In Beamon v. Dittmann, 2016 U.S. Dist. LEXIS 124879 (ED WI, Sept. 14, 2016), a Wisconsin federal district court upheld a prison's ban on Nations of Gods and Earths material despite plaintiff's claim that his beliefs were derived from various religious traditions.

In Salgado v. NYS Department of Corrections & Community Supervision, 2016 U.S. Dist. LEXIS 126659 (WD NY, Sept. 14, 2016), a New York federal magistrate judge recommended that a Muslim inmate be allowed to proceed with his complaint that he was not allowed to wear his Dihk'r prayer beads outside of his cell.

Inmate Has Broader Damage Remedy Under RFRA Than Under RLUIPA

In Crowder v. Lariva, 2016 U.S. Dist. LEXIS 122966 (SD IN, Sept. 12, 2016), an Indiana federal district court permitted a Hebrew Israelite inmate to move ahead against one of the prison chaplains on his complaint that he was denied a kosher diet. Because plaintiff was a federal inmate, he sued (in addition to his 1st Amendment claim) under RFRA instead of RLUIPA, and the court held that he had broader remedies as a result:
Jones [the chaplain] also argues that because the Seventh Circuit in Nelson v. Miller, 570 F.3d 868, 887 (7th Cir. 2009), held that the similarly-worded RLUIPA does not allow for the collection of money damages against individuals, the same reasoning should apply to RFRA. But there are at least two important differences between RLUIPA and RFRA that compel a different conclusion. First, ... the statutory language of RFRA defines "government" as, among other things, an "official (or other person acting under color of law)." ...Congress thus envisioned at least some individual-capacity suits under RFRA.... Second, RFRA, which applies to federal action, and RLUIPA, which is applicable to state action, arise from different principles.,,, [T]he portion of RFRA that authorizes lawsuits against the states was held unconstitutional because such an application exceeded Congress's power under the Enforcement Clause of the Fourteenth Amendment in City of Boerne v. Flores.... RLUIPA was enacted in response to City of Boerne ... as an exercise of Congress's spending power[.] ...[I]nterpreting that statute to allow damages actions against state officials in their individual capacities would 'raise serious questions regarding whether Congress had exceeded its [constitutional] authority.'" ... [S]uch considerations are not at issue when applying RFRA because RFRA's application to federal action is not based on the Spending Clause.... For these reasons, the Court concludes that RFRA does allow for the recovery of monetary damages against officers in their individual capacities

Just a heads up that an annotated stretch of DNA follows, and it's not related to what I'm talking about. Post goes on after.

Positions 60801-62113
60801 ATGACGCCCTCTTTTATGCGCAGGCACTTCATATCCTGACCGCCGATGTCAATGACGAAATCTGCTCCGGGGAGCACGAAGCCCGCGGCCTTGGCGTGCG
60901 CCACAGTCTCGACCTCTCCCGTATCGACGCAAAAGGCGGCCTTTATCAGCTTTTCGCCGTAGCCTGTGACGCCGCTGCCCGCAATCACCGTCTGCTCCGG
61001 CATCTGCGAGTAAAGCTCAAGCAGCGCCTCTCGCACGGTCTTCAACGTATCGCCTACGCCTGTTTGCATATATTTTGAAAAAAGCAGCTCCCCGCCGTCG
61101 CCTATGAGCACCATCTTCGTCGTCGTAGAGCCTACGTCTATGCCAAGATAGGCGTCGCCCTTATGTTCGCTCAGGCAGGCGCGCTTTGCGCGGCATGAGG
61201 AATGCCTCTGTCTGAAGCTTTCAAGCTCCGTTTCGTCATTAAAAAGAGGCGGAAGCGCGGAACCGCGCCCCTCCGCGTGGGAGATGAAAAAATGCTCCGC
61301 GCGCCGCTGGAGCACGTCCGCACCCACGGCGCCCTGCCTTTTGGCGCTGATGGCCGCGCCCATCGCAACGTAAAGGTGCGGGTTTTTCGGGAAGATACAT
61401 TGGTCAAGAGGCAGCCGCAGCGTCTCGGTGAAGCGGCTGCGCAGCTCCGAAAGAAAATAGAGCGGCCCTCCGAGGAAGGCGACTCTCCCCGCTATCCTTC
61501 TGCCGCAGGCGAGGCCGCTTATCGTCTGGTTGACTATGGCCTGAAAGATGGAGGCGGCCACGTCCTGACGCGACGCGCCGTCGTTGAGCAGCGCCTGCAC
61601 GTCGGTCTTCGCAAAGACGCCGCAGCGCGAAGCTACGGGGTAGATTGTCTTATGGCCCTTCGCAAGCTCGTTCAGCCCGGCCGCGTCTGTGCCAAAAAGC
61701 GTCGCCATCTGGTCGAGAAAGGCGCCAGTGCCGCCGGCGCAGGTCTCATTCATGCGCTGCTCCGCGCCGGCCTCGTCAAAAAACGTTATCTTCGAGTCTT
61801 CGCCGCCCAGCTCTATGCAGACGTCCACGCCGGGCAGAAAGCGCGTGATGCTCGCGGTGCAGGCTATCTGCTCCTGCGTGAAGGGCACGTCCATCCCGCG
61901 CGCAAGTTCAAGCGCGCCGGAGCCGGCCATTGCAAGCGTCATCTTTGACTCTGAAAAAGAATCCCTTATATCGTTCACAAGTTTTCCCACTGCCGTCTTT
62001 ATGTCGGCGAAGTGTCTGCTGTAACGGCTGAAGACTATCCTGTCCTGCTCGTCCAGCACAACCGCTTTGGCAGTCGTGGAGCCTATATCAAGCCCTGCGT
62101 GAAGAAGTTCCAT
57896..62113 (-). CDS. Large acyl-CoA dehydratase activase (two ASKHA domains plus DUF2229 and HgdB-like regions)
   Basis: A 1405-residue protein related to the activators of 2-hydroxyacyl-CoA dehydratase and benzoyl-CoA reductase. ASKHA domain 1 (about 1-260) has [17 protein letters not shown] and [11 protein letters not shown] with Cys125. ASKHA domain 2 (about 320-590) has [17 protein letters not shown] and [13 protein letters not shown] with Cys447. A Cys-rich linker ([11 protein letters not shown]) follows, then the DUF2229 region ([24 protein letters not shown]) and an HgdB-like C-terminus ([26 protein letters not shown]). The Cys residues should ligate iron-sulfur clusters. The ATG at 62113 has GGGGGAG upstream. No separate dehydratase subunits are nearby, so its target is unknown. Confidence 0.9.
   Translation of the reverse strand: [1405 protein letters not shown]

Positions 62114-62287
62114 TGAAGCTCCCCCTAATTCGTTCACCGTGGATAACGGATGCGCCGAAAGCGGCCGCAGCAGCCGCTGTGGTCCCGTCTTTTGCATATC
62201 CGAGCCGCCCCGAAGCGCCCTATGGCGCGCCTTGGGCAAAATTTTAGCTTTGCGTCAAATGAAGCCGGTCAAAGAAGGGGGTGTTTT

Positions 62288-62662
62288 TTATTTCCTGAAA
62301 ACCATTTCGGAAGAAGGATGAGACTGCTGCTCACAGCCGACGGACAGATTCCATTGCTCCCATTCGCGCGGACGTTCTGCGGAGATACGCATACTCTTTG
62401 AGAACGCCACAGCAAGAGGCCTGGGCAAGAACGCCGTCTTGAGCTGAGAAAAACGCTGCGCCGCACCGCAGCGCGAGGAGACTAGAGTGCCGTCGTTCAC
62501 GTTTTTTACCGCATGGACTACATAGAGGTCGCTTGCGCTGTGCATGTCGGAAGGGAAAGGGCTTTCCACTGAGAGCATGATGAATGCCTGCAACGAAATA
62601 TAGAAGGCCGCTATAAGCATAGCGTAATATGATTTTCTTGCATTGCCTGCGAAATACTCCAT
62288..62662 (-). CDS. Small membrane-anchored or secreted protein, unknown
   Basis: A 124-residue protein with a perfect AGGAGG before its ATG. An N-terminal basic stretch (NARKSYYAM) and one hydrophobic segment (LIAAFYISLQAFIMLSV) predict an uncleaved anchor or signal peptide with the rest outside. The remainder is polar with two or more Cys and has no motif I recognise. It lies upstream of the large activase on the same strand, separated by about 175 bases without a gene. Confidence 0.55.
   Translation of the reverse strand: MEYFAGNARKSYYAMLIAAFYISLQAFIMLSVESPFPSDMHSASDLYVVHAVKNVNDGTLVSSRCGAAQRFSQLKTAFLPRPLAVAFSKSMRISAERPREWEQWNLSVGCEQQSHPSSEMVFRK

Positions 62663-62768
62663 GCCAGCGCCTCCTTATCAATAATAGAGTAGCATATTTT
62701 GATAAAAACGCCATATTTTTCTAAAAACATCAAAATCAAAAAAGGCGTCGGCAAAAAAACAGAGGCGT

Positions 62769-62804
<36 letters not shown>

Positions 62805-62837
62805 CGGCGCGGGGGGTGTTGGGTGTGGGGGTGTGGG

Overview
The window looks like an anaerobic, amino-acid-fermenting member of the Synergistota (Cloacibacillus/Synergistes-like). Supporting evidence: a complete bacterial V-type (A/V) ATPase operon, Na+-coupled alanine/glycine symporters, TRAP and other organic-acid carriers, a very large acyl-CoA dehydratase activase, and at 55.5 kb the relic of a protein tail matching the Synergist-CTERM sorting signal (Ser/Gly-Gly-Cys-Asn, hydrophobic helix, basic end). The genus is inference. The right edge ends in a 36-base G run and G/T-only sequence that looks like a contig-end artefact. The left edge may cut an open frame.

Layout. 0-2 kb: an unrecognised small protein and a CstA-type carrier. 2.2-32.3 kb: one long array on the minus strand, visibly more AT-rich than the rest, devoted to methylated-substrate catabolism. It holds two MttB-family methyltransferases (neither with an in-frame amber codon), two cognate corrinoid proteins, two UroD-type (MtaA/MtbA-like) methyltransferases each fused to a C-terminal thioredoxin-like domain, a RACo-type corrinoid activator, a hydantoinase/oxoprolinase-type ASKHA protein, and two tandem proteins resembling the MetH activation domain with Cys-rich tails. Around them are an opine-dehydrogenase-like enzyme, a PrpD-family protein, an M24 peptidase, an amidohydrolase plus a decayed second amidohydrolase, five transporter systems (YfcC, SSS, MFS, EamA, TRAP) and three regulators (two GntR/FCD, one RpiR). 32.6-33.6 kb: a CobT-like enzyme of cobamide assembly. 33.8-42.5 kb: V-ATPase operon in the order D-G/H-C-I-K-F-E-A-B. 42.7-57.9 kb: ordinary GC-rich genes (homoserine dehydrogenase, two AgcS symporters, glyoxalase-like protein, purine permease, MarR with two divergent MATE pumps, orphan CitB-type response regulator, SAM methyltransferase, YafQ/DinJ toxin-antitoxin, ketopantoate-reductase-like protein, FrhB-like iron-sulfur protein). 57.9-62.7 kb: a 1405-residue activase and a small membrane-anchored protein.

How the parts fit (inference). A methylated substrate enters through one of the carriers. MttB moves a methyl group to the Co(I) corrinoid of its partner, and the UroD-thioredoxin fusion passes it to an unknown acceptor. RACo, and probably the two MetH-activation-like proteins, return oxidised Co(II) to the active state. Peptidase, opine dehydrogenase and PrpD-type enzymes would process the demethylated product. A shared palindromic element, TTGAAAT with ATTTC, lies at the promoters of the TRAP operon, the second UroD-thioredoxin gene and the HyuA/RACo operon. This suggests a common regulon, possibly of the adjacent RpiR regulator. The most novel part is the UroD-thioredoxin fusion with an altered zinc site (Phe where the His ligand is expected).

Saturday, September 17, 2016

Federal Court Dissolves TRO Against Native American Pipeline Demonstrators

According to a National Lawyers Guild press release, yesterday a North Dakota federal district court dissolved an ex parte temporary restraining order it had issued a month earlier against the Standing Rock Sioux Tribal Chairman and others who had participated in demonstrations against construction of the Dakota Access Pipeline.  Demonstrators claim that the pipeline corridor runs through and near many Lakota/ Dakota tribe sacred burial and historical sites. Last week a D.C. federal district court refused to enjoin construction of the pipeline, but federal agencies are considering whether or not to grant permits for the project. (See prior posting.) The effect of yesterday's the order is to leave dealing with demonstrations to local officials.